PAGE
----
The next day I got on the much larger (cruise ship size) M/S Isabella, which is a Viking Line “ferry” that carries some cars and mostly pedestrians from Turku to several ports at various locations within the 10 nations that border the Baltic Sea.  My boat was headed to Stockholm, Sweden. It’s a pretty sweet deal, really.  I paid 70 Euros for a round trip ticket.  The ship picked me up at 8pm on Monday night in Turku.  Once on board, I dropped my bag off in my cabin which was very nice with a private bathroom and fresh sheets.  I then checked out the restaurants, casinos, discos, and the huge mall-like tax free shopping center, and then I went to bed.  I’d walked all over Turku all day and so I was quite tired.


Paul pauses for a photo

Streets of Stockholm






I awoke at 7am when the ship was approaching Stockholm. It amazed me how close the ferry went to the rocky shoreline.  At several points, I could have easily tossed a baseball onto someone’s summer cottage.  The ferry docked shortly thereafter and I had the whole day to explore Stockholm and I didn’t have to be back to the boat until 8pm.   I walked all over the city.  I inquired about the buses and trains and water taxis, but I chose to see a city on foot.  Taking it slow allowed me to really see lots of cool details that I would have missed on the bus.

The busy streets of Stockholm are lined with bicycles

Stockholm is a very old, very beautiful capital city of 870,000, located on 14 islands in the south east of Sweden.  The first thing that I noticed was the beauty.  The second thing that I noticed was that there were literally more bikes than cars.  There were so many of them flying down the hill as I walked into the old town, that I actually felt safer crossing the automobile road with its crossing lights than I did crossing the bike lanes!  But I think it’s great! In the States, it’s the opposite. We have the tyranny of the automobile and good luck if you commute by bicycle.

I don’t have the data here to back it up but qualitatively, I’m sure that the Finnish and the Swedes are more physically fit than my fellow Virginian Americans thanks in part to the higher prevalence of bicycle usage.  I didn’t drive a car for my entire 40 days in Scandinavia and instead rode a bike or walked, which is probably the reason that I lost 10 pounds during the trip.  It was high school the last time I weighed so little!

The Vasa, an 1628 warship resurrected from Stockholm harbor where it sank on its maiden voyage

The city was lovely and the main activity that I did while there, aside from eating and walking, was my visit to the Vasa museum.  The Vasa is a one of a kind attraction.  In 1628, the king of Sweden, Gustavus Adolphus, in his haste, launched the state of the art warship, Vasa to send to Poland to fight in some Catholic Protestant battles. At 226 ft long and 172 ft tall with 36 guns (twice the recommended amount) and fatefully, not enough ballast, the top heavy vessel floundered and sank near her railway on her maiden voyage.  In the absence of ship worms and the presence of anoxic conditions resulting from the pollution in the harbor, the ship was nearly perfectly preserved.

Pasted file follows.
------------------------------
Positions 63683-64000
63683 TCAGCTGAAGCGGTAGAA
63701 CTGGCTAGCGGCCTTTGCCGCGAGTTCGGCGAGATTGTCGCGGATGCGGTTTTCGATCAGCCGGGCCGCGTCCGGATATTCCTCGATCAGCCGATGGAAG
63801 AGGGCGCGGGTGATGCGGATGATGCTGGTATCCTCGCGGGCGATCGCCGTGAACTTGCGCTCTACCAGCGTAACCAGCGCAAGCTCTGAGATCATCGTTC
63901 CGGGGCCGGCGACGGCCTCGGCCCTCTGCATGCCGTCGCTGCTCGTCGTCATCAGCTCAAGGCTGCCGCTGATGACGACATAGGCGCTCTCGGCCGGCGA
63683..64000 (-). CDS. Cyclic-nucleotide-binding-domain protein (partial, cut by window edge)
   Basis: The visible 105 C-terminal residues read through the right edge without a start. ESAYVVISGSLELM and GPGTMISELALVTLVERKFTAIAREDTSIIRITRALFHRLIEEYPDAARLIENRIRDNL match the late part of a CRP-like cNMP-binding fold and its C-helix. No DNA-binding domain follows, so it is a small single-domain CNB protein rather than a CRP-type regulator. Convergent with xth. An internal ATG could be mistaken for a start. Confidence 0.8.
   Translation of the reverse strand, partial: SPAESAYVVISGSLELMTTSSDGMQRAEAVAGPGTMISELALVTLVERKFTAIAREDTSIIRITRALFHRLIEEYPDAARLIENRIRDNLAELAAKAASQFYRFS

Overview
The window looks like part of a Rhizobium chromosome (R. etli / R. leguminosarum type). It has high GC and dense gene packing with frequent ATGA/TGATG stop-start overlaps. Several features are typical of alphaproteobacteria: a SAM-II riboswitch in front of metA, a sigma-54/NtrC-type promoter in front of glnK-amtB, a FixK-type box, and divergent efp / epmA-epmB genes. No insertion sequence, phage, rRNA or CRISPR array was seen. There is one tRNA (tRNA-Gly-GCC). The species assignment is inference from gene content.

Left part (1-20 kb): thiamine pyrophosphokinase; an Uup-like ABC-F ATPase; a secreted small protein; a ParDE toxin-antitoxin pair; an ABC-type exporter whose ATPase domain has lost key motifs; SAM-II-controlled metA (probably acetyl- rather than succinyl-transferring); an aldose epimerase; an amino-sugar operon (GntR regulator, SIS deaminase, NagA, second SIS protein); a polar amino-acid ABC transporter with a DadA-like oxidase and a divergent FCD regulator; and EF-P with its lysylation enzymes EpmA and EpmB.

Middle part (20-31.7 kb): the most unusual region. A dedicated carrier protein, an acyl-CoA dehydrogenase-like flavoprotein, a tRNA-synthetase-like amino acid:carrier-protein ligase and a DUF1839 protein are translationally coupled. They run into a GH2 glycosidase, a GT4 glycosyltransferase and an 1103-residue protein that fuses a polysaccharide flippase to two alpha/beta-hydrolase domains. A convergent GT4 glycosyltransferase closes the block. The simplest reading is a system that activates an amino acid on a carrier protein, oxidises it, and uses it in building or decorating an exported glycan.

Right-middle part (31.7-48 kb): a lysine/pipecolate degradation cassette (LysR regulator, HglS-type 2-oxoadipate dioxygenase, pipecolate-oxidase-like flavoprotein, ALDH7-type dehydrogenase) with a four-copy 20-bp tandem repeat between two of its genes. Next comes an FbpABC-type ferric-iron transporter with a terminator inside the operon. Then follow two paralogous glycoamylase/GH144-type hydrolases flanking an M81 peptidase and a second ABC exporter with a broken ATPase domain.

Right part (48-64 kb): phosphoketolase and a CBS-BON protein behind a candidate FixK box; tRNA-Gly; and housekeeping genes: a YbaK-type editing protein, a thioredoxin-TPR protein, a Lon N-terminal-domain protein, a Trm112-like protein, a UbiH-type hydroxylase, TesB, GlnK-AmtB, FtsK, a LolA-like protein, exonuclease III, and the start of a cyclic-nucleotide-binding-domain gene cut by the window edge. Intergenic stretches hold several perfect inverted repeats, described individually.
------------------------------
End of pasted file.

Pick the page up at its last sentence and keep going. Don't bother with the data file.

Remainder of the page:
In 1961 archeologists knew that the Vasa laid somewhere in the harbor and so they started taking cores of the sediment to see if they could get a plug of some white oak which is the wood that the Vasa was made of.  After many attempts, they finally located and excavated her.  Using SCUBA and some type of fire hose pump they insert several harnesses under the hull and ultimately hoisted the behemoth, nearly intact, to the surface.  They’ve been restoring her ever sense.

Paul poses in front of a map in Stockholm

The thoroughness of the museum was simply mind boggling. I spent three hours there and I could only scratch the surface.  It is six stories from the keel to the top deck.  They had to replace all of the water in the wood with polyethylene glycol.  There were skeletons of the people who were on board and perished in the disaster.  There were models, and maps and MRIs of the hull.  In some ways it almost resembled a modern ship yard with lifts and heavy equipment and restorers flitting around working.  There were so many exhibits with artifacts that it was overwhelming.  By 1pm I was quite hungry and I needed to see sunlight again.  I had intended to get some food and return, but when I went outside it was so beautiful that I vowed not to go into any more museums! I spent the rest of my day in Stockholm sightseeing and taking tons of pictures.  Towards the latter part of the day, close to the time when I would catch the ferry, I went from pub to pub trying various delicious food and beverages.

As I got on the ferry in Stockholm on Tuesday night I received a phone call from Christoffer.  He wanted to warn me that I must come directly to the lab and prepare for the field on Wednesday as soon as I got back from Turku.  We would go to the field that afternoon and begin the ZEN breakdown since there was very bad weather predicted for Friday. My mini-vacation was over and it was time to get back to work on this last phase of my involvement with the ZEN project in Finland.